Why Is An Exploratory Job Interview A Big Mistake?
Most people think there are two kinds of interviews: job and informational. But recruiters and hiring managers report that some job seekers are trying to have another kind: I call it the exploratory interview, and it’s a big mistake.
When the interviewer for a sales position asks, “Why do you want to work in sales?” you might say honestly but tragically “Sales is one option, but I’m also considering marketing.” You think you’re being flexible, but you’re digging your own grave. When you apply for a job, you have to convince the interviewer that you want that job and only that job. In this economy there is no room for doubt.
Don’t Use A Concrete Job Interview For Career Exploration
A job interview takes place when there’s a job or set of jobs at stake with a hiring manager, Human Resource manager, or a recruiter. From your resume and the interview, they will judge which openings might be right for you. You will spin and tailor all your materials –resume, cover letter, interview spiel—to that specific job or company.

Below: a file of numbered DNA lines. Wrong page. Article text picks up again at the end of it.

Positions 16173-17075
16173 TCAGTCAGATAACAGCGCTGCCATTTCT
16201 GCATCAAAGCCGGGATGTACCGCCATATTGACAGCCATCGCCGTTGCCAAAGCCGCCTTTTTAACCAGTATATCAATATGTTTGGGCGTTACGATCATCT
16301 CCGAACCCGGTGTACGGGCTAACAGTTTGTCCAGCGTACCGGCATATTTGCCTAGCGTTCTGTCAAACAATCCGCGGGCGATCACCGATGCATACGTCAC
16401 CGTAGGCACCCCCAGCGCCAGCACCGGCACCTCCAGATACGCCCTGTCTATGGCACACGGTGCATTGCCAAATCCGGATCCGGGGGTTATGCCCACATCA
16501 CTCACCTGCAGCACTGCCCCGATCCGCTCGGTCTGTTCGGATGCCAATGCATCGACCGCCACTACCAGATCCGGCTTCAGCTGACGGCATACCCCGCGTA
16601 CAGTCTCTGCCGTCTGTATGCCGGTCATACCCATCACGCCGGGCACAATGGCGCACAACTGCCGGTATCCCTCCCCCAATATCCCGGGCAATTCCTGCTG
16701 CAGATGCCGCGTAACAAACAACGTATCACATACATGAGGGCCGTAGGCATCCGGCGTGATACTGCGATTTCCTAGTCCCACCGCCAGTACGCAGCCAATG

If You Need Direction, Then Explore
If you don’t know what kind of job you want or are suited for, set up a round of exploratory interviews with family, friends, colleagues, outplacement or (college) career counselors. Be explicit about your process. Tell them: “I’m looking for a new job or thinking about changing careers and I’d like to ask your advice. Given my resume, background, skills and talents, what do you suggest?” Don’t do your career exploration and soul-searching with a potential boss.
Once You’ve Narrowed the Field, It’s Time For Informational Interviews
Now you’re ready to use your network to learn more about a specific industry, company or position—which of course you hope will lead to concrete job openings.
There is usually no job at stake in an informational interview—but if there is a specific job opening you’ve identified or for which you may even have an interview scheduled, this is also a good time to set up informational interviews to find out as much as you can about the company, their needs and goals, and the parameters of that job to help you prepare.
Don’t Use A Potential Employer As a Career Therapist
You may only get one shot at certain people, so use your leads and contacts carefully and selectively. Exploration is an essential part of the job-hunt; just make sure you do it at the right time and with the right people.